Frida Kahlo &
Culture in Mexico
Ex-Voto is a Spanish word meaning “votive offering”.
"Ex-Voto" paintings are Catholic religious paintings that became very popular in the Mexican religious culture in the 19th century. They are usually small: 30 x 20 cm and painted mostly on wood or metal.
Ex-Votos are images offered to a saint or the Madonna as a thank you for an answered prayer. In most cases, the Ex-Voto is signed by the supplicant and dated, and explains why the giver is giving thanks. In many cases, they tell a very touching personal story which is why they are so fascinating. The Ex-Voto is most often left at a church altar. They are very public, yet very personal, professions of faith in God and thanks for favors received.
The most common reason for thanks is health, with many Ex-Votos dedicated after operations. Survival of accidents is another reason, but almost any subject is sufficient to justify creating one, from finding a missing farm animal to helping to find a spouse.
The tradition of votive painting was brought to the Mexico by Spanish conquerors.
At the end of the 18th century, tin plate became widely available in Mexico and thus, Mexican folk painters discovered a new surface medium for their paintings. Because tinplate was so cheap, the practice of offering votive paintings to Jesus, Mary or one’s favorite saint became very common in Mexico,
Ex-Votos are a wonderful and unique expression of Mexican culture.
"Ex-Voto" paintings include three elements:
1) a scene illustrating a tragedy or someone with a grave illness or injury;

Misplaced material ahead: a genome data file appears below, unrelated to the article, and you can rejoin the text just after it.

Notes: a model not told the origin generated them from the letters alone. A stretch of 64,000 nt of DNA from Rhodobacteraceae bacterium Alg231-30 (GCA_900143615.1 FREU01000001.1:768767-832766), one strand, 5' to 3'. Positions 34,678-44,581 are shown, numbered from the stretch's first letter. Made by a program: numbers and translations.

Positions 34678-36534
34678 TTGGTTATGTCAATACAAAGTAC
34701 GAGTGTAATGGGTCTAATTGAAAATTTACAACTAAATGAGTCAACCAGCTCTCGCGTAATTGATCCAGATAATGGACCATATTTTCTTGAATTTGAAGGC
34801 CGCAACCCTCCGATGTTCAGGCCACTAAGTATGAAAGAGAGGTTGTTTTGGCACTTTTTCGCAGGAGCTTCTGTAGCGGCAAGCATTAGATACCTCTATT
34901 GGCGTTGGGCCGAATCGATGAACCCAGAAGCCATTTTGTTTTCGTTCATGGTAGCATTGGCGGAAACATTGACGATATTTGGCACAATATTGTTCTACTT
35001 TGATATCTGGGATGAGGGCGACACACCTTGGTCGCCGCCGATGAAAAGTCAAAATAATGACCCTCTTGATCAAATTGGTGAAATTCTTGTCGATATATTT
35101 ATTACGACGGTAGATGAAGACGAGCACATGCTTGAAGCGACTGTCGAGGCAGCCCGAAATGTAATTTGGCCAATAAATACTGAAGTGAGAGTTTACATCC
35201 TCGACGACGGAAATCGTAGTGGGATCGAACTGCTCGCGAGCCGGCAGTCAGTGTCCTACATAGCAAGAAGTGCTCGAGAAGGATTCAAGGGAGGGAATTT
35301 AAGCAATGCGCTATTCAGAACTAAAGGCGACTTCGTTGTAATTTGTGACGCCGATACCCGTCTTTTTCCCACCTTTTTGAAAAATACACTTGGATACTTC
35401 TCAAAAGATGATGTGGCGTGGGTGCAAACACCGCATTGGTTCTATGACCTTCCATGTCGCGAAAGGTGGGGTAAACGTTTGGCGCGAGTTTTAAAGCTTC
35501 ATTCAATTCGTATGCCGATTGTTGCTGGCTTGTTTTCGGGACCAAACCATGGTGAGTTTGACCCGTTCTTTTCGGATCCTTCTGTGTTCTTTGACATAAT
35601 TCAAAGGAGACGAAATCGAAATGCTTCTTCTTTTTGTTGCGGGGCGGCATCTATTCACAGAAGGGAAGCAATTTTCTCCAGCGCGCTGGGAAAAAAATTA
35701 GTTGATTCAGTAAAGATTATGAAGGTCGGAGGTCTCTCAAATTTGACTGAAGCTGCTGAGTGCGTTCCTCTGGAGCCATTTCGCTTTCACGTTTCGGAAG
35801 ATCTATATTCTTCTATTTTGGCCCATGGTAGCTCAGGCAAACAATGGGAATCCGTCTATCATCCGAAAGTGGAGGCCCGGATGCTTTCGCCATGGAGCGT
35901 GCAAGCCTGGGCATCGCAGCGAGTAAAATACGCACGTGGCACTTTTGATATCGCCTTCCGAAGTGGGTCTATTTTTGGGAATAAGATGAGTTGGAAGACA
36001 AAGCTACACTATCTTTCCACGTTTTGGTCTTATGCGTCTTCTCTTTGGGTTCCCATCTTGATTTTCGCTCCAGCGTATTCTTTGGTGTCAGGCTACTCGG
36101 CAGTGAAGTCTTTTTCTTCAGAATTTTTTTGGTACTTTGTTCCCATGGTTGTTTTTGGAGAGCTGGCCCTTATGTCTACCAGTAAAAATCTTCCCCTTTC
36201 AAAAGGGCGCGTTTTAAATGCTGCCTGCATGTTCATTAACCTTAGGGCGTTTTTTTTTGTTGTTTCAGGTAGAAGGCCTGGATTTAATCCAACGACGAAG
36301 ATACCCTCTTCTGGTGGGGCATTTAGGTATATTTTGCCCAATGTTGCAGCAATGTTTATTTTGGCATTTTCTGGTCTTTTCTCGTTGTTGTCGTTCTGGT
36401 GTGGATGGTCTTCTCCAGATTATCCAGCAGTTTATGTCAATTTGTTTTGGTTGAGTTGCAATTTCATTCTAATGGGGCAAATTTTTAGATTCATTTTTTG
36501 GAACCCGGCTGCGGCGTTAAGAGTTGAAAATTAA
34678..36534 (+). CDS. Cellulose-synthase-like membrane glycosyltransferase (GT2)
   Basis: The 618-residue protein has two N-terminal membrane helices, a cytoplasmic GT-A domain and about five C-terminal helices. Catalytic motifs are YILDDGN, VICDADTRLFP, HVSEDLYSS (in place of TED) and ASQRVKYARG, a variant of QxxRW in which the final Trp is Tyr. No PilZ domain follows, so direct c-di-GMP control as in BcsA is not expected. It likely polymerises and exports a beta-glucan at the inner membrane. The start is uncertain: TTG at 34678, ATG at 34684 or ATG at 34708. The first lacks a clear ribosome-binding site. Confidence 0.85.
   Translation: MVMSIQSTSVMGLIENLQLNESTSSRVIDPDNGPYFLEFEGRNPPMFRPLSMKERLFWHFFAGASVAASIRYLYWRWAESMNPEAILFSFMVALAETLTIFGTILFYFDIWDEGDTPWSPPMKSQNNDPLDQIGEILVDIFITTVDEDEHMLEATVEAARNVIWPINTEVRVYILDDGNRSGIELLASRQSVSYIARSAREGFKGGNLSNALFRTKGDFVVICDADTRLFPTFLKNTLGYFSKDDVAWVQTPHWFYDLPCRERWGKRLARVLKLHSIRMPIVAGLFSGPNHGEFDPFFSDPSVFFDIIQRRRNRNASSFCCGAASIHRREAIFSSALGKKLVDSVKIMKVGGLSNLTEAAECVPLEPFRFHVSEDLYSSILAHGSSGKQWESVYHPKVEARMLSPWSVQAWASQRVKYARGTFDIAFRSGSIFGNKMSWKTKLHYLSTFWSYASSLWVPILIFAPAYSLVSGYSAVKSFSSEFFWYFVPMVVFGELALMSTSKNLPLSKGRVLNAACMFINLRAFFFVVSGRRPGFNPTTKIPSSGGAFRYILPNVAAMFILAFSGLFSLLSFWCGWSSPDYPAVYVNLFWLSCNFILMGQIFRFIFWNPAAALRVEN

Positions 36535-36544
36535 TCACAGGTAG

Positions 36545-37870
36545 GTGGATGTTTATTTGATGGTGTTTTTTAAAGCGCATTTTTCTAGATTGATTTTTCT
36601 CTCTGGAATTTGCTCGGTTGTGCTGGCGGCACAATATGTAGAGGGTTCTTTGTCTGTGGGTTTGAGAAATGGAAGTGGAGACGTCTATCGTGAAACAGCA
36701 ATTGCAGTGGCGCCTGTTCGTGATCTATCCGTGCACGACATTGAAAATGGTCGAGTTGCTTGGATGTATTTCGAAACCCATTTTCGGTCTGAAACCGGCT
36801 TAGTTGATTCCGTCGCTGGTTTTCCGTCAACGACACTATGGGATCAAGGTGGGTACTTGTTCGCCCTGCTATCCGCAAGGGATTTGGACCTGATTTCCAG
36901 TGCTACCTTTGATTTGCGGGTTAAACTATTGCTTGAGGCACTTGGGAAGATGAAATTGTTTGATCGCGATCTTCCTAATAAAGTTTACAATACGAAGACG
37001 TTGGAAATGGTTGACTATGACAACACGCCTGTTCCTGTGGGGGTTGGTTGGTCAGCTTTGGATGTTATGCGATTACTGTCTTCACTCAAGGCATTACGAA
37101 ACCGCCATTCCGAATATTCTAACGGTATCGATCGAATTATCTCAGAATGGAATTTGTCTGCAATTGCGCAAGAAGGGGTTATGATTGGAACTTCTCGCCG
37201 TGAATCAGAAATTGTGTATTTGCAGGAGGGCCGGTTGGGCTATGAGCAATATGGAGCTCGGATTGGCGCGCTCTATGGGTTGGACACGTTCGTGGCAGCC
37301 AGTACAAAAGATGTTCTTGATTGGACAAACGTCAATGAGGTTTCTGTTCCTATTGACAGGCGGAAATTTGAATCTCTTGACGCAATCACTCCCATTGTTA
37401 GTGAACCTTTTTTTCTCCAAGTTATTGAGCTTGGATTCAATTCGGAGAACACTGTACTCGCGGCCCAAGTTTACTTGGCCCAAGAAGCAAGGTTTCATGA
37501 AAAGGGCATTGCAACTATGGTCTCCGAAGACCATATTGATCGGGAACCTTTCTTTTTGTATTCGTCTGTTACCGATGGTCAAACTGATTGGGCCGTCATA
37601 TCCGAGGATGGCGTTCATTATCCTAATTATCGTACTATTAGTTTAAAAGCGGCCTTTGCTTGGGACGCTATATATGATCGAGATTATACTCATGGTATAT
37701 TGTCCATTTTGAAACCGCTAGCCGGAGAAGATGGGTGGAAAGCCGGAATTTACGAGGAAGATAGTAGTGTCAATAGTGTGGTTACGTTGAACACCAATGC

2) a Saint or martyr that intervened to save the person, and
3) the description of the event usually at the bottom of the Ex-Voto.
Frida Kahlo and Diego Riveras had a collection of more than 1000 Ex-Votos which can be seen in the Blue House in Mexico City.
We can see the influence of the "Ex-Voto" style of painting in some of Frida's works.
Frida would often take elements from these votive paintings to create her own style of Ex-Voto in her paintings.
The Ex-Voto (Frida called it “Retablo”) Nr. 70 in the exhibition is an example of an Ex-Voto Frida bought because it resembled her own tragic bus accident of 1925, then painted her own head (with the famous uni-brow) over the Ex-Voto, and changed the name of the destination of the bus “Coyoacan”
Frida Kahlo paintings "My Birth" Nr.34, "My Nanny and I" Nr. 47 and "The Suicide of Dorothy Hale" Nr. 63 are typical examples of Frida style Ex-Voto.
Paintings left to right:
# 34: My Birth, 1932, # 47: My Nurse and I, 1937, # 63: The Suicide of Dorothy Hale, 1938-39